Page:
“His coat is too tight around the stomach and too loose everywhere else. You can see the buttons on his, too.”
A UKIP candidate described an abandoned rubbish-strewn area of land as “resembling an Eastern European capital city”,
Jamie Huntman—leader of the UKIP group on Essex County Council—made the remark on a form when applying for permission to erect a log cabin for a dog-grooming business.
A Michael Green has announced he is to stand as a parliamentary candidate in Welwyn Hatfield in Hertfordshire.
This touches a raw nerve for the Tory chairman Grant Shapps, who is also contesting the seat. “Michael Green” was the name the politician used to pursue business interests—and later over vigously denied his connection to.
Princess Beatrice has flown off for a spring break at her parents’ posh pad in the swanky Swiss resort of Verbier.
It’s the 11th holiday Prince Andrew and Fergie’s jobless 26 year old daughter has enjoyed in the past six months.
Which is nice.
Cuts stop people getting nurse jobs
Nearly 30,000 people were refused the chance to become nurses last year despite an NHS staffing crisis.
The Royal College of Nursing’s Fragile Frontline report says over 50,000 hopefuls chased 21,205 traineeships at a time of budget cuts by Chancellor George Osborne.
At the same time, a drop in qualified nurses —down 1,845 over four years to 315,525.
The NHS then uses agency staff, at a cost of £980 million this year.
Asbaby the Swan
Son of Asboy and grandson of Mr Asbo
- Life in Cambridge is perfect for this aggressive bird with a taste for rowers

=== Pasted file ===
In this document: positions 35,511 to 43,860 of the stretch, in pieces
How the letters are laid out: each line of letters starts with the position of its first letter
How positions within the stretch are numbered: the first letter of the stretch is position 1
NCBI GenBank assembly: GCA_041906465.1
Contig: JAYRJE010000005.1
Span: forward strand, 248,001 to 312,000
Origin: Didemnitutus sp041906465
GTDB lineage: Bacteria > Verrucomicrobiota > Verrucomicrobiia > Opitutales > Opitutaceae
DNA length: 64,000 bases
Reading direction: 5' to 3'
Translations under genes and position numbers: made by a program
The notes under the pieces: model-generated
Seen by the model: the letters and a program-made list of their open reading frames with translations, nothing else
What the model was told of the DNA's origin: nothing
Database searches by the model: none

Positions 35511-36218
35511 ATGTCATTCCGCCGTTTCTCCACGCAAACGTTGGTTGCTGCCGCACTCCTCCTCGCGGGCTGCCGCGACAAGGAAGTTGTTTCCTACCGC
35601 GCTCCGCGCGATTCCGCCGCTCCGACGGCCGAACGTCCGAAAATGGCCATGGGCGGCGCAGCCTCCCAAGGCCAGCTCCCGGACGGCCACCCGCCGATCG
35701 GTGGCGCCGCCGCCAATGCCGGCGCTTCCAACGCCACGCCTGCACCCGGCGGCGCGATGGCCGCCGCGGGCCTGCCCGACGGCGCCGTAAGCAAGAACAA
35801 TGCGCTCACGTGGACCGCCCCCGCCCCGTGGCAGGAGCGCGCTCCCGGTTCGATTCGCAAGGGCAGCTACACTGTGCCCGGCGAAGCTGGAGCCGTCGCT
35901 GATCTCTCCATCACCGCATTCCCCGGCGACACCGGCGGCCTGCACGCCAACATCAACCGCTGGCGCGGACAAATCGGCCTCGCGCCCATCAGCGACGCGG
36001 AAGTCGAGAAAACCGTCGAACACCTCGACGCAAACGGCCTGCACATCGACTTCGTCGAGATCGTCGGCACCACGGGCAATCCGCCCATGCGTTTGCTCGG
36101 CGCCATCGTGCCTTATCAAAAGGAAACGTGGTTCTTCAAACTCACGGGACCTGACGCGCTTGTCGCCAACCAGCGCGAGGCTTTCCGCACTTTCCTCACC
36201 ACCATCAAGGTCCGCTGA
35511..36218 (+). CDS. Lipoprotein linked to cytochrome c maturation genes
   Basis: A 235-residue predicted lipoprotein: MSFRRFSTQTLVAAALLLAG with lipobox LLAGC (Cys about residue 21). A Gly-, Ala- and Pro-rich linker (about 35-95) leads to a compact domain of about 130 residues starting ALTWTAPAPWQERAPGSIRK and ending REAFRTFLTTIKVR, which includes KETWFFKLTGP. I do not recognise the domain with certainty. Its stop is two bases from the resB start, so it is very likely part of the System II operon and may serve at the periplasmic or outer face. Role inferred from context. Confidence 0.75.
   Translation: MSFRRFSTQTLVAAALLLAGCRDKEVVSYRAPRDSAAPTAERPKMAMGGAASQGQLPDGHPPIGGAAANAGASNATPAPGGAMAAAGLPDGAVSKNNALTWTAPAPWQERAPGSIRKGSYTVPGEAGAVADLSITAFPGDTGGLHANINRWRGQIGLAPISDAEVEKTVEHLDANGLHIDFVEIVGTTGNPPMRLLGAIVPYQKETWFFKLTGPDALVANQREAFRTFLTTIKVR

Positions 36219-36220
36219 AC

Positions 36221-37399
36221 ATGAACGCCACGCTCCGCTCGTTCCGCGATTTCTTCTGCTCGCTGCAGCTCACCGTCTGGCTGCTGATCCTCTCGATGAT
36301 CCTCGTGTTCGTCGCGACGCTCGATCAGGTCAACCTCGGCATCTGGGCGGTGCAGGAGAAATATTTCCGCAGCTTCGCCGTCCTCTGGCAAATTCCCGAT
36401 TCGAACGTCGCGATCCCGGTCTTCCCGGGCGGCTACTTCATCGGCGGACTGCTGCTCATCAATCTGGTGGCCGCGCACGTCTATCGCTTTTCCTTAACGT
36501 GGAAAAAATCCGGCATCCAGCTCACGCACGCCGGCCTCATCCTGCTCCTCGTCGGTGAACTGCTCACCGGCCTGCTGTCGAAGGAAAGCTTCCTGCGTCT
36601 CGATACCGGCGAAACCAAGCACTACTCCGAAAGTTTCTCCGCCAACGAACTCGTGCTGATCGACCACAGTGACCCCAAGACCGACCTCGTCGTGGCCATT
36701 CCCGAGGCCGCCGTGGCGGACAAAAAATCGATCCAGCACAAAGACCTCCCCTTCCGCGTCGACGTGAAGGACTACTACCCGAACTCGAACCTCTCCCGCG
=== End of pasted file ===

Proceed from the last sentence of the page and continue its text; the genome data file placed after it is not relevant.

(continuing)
- He is said to have inherited his bad temper from his grandfather, and his father Asboy
- Posho boat clubs had the original Mr Asbo caught and exiled. They had appealed to the queen to kill him
- One resident told the press about Asbaby, “I even saw him put his beak around a bottle of champagne”
Do you want fries with your bonus?
A City trader was made to eat burger after burger until he was sick, while surrounded by baying colleagues in an initiation ceremony at his firm.
The man becomes violently ill while he and another junior employee each attempt to consume eight quarter pounders with cheese.
One senior trader tries to “encourage” the young man, shouting, “Have a good look at yourself. You’ve got three minutes to turn this round. It’s £300.
“Get on with it.”
The Things They Say...
‘I think it’s going methodically’
Lib Dem leader Nick Clegg on his campaign
‘Left-wing commentators wet their knickers with excitement’
Dominic Lawson complains about those who celebrate the rich getting robbed
‘Hippy-dippy, New Agey thinking’
One Tory’s view on what Sam Cam has turned David Cameron into
‘She’s like our generation’s suffragette’
Actor Patsy Kensit on The Duchess of Cambridge
‘I’m not going to pretend it was easy’
George Osborne on how he felt when he was booed at the Paralympics
‘Only Labour will end austerity’
Leader of the Scottish Labour Party Jim Murphy
‘The leader of the Scottish Labour Party will not be in charge’
Labour’s Chuka Umunna corrects Murphy